Enums in Gleam are a way of modeling data that can be one of a few different variants. They must be declared before use, and the names of variants must be unique for the given module.

We've seen an enum already in this chapter- Bool.

Bool is defined like this:

// A Bool is a value that is either `True` or `False`
enum Bool =
  | True
  | False

Enum variants can also contain other values, and these values can be extracted using a let binding.

enum User =
  | LoggedIn(String)  // A logged in user with a name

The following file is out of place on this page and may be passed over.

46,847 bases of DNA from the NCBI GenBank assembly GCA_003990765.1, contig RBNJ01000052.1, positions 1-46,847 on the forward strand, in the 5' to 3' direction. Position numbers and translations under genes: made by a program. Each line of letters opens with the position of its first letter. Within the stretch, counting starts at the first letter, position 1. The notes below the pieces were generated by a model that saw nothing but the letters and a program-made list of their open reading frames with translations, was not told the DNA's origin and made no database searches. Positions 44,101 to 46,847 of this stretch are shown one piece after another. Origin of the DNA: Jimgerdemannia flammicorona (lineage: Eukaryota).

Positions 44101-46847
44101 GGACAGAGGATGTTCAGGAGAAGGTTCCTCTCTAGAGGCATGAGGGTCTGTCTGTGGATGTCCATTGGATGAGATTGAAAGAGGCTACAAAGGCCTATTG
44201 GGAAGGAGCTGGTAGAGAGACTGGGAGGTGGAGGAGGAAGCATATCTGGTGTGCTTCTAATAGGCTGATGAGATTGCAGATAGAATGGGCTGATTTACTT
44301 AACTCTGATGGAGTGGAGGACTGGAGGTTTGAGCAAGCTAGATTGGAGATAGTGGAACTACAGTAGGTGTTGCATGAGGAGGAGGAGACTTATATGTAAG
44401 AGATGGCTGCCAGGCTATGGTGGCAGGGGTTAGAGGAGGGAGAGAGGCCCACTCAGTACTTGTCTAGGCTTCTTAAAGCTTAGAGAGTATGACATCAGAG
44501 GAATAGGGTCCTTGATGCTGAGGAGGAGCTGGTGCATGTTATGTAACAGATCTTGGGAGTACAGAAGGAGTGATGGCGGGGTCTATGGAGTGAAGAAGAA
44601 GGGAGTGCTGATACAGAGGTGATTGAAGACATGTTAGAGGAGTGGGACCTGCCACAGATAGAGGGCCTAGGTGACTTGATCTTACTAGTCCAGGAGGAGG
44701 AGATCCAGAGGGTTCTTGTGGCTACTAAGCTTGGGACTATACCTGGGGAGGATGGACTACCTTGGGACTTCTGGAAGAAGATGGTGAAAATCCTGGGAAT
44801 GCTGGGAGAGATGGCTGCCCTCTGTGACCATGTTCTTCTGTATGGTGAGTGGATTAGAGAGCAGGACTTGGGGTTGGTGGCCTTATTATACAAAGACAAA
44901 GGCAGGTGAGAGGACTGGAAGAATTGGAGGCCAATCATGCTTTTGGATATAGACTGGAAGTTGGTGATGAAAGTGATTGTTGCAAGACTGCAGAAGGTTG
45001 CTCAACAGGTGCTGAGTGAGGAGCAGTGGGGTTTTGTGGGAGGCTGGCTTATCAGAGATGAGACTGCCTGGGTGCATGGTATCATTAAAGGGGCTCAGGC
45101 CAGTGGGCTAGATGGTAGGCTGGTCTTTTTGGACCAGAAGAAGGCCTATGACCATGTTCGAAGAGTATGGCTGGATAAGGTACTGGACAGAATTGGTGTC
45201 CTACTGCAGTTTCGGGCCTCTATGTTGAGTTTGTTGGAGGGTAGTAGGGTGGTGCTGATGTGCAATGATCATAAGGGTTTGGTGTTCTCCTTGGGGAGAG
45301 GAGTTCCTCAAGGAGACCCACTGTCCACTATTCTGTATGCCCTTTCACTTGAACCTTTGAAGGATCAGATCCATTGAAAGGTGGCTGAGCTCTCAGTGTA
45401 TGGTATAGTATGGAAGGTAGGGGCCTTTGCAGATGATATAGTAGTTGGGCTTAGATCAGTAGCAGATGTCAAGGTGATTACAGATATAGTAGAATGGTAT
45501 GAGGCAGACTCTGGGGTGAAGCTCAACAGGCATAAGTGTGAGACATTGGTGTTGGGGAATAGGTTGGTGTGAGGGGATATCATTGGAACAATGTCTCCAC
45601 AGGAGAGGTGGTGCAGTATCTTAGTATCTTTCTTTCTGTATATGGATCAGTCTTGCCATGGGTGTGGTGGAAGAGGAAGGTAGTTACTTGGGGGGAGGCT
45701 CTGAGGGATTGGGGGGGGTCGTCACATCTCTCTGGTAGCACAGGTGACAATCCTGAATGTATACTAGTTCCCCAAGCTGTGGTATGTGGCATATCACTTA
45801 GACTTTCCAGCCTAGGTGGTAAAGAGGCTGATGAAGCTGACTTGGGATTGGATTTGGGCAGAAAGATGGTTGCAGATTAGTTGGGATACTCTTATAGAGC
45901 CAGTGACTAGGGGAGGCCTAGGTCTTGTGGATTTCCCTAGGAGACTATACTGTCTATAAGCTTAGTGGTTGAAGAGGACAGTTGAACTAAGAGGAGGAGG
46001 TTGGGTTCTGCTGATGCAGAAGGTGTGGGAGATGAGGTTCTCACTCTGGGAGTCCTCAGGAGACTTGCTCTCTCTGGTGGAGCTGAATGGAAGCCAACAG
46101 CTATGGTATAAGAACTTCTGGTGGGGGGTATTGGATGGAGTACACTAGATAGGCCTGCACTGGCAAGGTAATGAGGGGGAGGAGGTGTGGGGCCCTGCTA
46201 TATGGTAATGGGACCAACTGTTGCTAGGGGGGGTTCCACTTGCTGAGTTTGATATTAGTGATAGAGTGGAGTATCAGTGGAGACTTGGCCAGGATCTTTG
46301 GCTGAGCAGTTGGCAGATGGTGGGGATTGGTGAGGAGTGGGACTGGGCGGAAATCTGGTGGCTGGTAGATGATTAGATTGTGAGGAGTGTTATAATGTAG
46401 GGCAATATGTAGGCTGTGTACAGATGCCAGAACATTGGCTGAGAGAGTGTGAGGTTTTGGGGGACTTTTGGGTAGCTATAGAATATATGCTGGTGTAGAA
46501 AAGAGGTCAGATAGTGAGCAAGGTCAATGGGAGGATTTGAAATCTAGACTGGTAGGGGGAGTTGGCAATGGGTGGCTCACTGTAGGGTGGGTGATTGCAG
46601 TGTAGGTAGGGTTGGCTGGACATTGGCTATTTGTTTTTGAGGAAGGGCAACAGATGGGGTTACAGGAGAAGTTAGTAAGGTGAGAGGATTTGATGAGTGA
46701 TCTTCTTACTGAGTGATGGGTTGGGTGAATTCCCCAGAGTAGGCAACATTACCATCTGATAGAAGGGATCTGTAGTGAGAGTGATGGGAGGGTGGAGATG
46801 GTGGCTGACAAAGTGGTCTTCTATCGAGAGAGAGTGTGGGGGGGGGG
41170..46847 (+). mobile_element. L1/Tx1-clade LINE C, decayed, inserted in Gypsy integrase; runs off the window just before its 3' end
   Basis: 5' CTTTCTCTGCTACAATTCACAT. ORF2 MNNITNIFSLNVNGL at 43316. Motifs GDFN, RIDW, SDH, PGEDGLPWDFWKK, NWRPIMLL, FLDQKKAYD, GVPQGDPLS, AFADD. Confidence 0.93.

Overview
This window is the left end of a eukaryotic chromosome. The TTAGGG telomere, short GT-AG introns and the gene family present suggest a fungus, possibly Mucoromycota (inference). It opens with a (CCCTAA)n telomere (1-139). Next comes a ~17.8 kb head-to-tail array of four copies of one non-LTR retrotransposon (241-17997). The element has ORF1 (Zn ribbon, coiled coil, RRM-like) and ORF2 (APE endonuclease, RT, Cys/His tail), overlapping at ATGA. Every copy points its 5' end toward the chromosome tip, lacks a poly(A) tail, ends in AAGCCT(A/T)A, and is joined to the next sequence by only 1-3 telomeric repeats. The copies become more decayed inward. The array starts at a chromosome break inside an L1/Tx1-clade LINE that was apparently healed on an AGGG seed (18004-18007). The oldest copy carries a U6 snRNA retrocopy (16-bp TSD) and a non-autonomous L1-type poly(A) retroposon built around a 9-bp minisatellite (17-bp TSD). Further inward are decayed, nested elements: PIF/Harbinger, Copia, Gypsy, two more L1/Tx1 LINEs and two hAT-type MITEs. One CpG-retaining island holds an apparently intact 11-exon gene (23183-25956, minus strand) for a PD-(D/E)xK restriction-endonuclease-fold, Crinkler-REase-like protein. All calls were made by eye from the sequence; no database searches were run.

| Guest             // A guest user with no details
let sara = LoggedIn("Sara")
let rick = LoggedIn("Rick")
let visitor = Guest


When given an enum we can pattern match on it to determine which variant it is and to assign names to any contained values.

fn get_name(user) {
  case user {
  | LoggedIn(name) -> name
  | Guest -> "Guest user"

Enums can also be destructured with a let binding.

enum Score =
  | Points(Int)
let score = Points(50)
let Points(p) = score

p // => 50

Erlang interop

At runtime enum variants with no contained values become atoms. The atoms are written in snake_case rather than CamelCase so LoggedIn becomes logged_in.

Enum variants with contained values become tuples with a tag atom.

// Gleam
# Elixir
{:logged_in, "Kim"}
% Erlang
{logged_in, <<"Kim">>}.